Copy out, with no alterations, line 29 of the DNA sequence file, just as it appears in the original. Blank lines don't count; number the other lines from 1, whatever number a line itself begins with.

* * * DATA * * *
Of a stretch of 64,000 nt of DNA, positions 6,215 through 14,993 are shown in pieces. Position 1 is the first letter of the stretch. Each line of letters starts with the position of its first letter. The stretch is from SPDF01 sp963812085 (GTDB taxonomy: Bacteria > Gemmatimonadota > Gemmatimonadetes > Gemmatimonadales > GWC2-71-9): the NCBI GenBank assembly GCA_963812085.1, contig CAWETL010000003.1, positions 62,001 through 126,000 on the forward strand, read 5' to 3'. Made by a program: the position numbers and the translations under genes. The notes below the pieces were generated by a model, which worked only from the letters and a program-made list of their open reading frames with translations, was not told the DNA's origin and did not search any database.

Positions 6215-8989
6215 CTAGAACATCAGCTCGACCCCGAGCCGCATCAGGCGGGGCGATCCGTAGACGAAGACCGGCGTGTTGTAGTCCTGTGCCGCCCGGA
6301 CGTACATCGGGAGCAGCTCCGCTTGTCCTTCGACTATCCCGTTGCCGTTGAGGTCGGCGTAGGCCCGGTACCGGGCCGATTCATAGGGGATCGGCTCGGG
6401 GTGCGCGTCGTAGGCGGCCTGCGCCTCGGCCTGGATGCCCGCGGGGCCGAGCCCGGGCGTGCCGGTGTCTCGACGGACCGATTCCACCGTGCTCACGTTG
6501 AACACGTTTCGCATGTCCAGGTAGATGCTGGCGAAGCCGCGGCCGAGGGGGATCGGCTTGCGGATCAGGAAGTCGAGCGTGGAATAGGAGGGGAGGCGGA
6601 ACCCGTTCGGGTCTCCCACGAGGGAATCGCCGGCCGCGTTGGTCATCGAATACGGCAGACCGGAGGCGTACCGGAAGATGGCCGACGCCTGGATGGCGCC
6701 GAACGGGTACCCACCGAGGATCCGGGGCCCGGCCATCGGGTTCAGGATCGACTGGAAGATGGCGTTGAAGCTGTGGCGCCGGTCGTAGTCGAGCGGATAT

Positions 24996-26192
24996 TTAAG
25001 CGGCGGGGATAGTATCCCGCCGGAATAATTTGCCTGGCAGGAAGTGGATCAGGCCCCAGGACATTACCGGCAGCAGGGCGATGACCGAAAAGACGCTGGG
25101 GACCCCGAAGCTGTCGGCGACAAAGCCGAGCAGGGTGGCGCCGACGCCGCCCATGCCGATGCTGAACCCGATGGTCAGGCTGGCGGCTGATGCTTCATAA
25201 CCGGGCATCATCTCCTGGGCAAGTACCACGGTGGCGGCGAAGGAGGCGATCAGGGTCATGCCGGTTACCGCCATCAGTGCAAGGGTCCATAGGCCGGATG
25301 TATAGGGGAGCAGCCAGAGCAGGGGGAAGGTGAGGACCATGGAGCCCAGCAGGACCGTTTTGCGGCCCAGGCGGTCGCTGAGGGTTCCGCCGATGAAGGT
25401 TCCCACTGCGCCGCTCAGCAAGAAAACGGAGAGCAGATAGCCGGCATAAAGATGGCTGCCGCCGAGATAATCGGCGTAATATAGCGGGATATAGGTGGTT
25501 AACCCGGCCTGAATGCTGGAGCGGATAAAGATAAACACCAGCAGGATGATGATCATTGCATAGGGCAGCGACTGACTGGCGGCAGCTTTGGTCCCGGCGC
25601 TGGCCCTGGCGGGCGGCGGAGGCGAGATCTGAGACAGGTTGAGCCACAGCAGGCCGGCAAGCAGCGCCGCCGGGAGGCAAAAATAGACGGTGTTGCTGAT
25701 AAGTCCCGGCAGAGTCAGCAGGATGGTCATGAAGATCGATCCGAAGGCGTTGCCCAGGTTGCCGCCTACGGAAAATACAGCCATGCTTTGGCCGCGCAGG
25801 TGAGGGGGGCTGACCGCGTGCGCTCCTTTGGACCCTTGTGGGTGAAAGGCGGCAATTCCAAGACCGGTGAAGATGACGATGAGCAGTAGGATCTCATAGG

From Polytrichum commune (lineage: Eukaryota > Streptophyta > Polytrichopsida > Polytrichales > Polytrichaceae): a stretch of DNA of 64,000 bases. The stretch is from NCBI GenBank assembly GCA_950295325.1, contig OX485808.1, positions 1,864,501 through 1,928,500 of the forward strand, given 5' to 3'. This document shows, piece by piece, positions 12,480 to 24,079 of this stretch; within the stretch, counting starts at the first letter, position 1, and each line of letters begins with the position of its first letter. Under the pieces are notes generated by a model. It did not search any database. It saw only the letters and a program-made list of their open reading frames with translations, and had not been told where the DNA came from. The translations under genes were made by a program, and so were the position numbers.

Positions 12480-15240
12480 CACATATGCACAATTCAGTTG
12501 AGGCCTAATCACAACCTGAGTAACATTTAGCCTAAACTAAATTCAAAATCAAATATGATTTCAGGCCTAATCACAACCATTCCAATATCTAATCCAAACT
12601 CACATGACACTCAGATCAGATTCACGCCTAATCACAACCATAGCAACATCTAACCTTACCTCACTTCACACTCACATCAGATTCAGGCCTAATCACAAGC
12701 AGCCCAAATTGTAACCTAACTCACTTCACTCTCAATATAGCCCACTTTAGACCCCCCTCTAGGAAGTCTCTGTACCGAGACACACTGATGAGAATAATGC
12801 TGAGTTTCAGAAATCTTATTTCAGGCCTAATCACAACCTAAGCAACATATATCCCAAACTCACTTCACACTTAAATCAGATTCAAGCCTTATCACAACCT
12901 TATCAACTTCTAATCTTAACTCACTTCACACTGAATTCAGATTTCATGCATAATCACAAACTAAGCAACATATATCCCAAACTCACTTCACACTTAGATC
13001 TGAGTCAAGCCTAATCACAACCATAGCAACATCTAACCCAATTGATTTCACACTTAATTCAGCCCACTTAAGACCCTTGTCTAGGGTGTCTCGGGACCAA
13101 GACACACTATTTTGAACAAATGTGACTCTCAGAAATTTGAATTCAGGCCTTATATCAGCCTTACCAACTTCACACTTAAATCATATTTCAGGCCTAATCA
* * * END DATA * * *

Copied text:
13101 GACACACTATTTTGAACAAATGTGACTCTCAGAAATTTGAATTCAGGCCTTATATCAGCCTTACCAACTTCACACTTAAATCATATTTCAGGCCTAATCA